I’m not as optimistic as Wertheim is but this was an interesting conversation from a mainstream news program, considering that Wertheim is with the Quincy Institute – a think tank that advocates for a more restrained foreign policy.
I’ve heard good things about Wertheim’s book, Tomorrow, the World: The Birth of US Global Supremacy. It has been added to my ever-expanding to-read list. I’m not sure when I will get to it but, in the meantime, here are some excerpts from a review of the book by Daniel Larison at The American Conservative:
The U.S. embarked on a program of global supremacy eighty years ago, and American political leaders and policymakers chose this path much earlier than is commonly believed. To that end, they invented a myth of an “isolationist” America during the 1920s and 1930s, and that myth has been used ever since as the justification for dominance. In the earliest days of WWII before the attack on Pearl Harbor, U.S. policy planners were already imagining a world order with the U.S. at its apex, and they made sure to redefine internationalism so that it applied only to supporters of this new strategy.
Wertheim’s account of this period is compelling and insightful. It is a short volume, but it is very rich in detail. Policy planners were already discussing a U.S. role in terms of supremacy and domination in late 1940. Even before the U.S. was formally at war with the Axis, U.S. planners were drawing up proposals for what one analyst simply described as “world domination by the United States and the British Empire acting in close and continuous collaboration.” The blueprint for America’s postwar role was already being drafted before the U.S. entered the war. The objective, as Wertheim says, was “to maintain armed primacy,” and this was already the goal in 1941 before Japan attacked. This is very different from the standard interpretations of the period, as he makes clear: “Rather than react defensively and belatedly to an objective threat, as most narratives of this period presuppose, U.S. elites did almost the opposite. They expanded their definition of national security, deeming the United States to possess an overriding interest in avoiding ‘isolation’ within the Western Hemisphere.”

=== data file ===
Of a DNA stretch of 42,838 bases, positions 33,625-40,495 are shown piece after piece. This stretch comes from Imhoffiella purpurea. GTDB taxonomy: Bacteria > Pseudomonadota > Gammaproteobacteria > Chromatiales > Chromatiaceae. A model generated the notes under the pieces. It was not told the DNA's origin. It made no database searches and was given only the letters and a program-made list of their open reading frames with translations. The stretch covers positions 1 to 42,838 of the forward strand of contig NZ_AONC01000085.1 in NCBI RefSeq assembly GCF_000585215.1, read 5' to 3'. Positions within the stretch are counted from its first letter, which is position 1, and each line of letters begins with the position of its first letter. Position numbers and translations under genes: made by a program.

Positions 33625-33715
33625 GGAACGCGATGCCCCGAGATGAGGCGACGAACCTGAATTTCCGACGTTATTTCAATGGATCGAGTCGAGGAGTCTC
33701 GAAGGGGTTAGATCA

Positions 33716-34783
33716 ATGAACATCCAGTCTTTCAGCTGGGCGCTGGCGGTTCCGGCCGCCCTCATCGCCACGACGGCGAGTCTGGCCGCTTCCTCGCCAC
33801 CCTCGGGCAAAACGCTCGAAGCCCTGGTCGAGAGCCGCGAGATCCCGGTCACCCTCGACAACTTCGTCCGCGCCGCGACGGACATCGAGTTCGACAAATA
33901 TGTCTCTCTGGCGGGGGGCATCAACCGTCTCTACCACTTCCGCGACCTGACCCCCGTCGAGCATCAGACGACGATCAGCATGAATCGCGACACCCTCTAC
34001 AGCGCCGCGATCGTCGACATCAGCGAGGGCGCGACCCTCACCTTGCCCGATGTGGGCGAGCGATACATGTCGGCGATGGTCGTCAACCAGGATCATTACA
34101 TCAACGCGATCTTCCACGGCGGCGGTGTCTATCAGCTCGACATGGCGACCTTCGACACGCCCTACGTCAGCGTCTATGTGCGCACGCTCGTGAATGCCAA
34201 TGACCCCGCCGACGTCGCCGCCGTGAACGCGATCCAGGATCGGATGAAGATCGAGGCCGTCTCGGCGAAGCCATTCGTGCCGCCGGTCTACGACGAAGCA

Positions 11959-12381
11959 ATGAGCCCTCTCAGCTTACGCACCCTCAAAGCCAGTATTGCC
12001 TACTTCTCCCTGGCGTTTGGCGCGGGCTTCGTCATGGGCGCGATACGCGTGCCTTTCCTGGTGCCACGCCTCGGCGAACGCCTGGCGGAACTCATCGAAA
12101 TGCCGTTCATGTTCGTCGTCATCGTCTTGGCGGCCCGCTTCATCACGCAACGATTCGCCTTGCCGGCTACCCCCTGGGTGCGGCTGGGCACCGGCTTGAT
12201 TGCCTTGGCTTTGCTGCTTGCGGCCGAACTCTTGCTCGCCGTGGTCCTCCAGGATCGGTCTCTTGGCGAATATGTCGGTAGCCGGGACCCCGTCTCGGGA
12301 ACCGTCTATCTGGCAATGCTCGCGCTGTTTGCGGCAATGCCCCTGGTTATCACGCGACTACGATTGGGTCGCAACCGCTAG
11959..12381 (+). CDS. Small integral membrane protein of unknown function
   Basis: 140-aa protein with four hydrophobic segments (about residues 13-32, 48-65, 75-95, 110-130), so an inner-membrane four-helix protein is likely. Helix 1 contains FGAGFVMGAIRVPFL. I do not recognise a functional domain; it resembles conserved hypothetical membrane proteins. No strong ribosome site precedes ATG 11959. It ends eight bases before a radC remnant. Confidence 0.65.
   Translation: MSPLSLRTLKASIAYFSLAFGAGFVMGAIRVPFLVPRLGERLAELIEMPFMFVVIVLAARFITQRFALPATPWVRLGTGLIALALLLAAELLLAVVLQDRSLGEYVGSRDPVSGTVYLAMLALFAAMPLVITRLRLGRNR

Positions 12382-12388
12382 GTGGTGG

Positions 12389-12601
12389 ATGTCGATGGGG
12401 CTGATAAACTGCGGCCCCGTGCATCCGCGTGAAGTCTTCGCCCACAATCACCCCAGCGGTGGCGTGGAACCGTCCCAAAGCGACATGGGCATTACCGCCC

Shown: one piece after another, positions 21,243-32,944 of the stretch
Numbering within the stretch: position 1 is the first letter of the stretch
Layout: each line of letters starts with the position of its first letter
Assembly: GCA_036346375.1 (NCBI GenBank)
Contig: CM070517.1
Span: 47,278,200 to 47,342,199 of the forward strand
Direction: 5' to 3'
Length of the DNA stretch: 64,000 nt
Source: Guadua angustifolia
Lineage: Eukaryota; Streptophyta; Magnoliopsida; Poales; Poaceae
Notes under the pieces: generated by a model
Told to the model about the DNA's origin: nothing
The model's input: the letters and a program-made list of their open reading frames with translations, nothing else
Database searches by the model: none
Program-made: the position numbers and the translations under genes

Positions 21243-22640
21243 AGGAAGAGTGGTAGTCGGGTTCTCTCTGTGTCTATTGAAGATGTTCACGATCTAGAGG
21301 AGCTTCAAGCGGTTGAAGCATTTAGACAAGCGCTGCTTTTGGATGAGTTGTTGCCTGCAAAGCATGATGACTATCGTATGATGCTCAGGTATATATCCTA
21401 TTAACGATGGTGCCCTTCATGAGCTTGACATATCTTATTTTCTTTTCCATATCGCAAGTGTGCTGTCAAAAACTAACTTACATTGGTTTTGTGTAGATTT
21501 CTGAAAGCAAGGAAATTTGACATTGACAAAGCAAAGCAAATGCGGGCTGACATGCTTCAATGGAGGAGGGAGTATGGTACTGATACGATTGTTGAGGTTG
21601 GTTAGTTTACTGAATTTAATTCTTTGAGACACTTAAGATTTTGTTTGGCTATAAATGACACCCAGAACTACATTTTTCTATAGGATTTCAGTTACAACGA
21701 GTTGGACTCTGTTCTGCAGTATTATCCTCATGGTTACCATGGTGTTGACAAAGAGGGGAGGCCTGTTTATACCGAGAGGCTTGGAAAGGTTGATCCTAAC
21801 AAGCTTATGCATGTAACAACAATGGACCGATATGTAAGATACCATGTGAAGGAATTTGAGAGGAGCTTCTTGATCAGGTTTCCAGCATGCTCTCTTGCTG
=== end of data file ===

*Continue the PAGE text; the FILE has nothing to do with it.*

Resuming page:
Global supremacy was not the logical or inevitable culmination of American history. It was the result of a series of contingent decisions that U.S. policymakers made during the 1940s that laid the foundations for U.S. foreign policy thereafter, and it required the complete reimagining of America’s place in the world.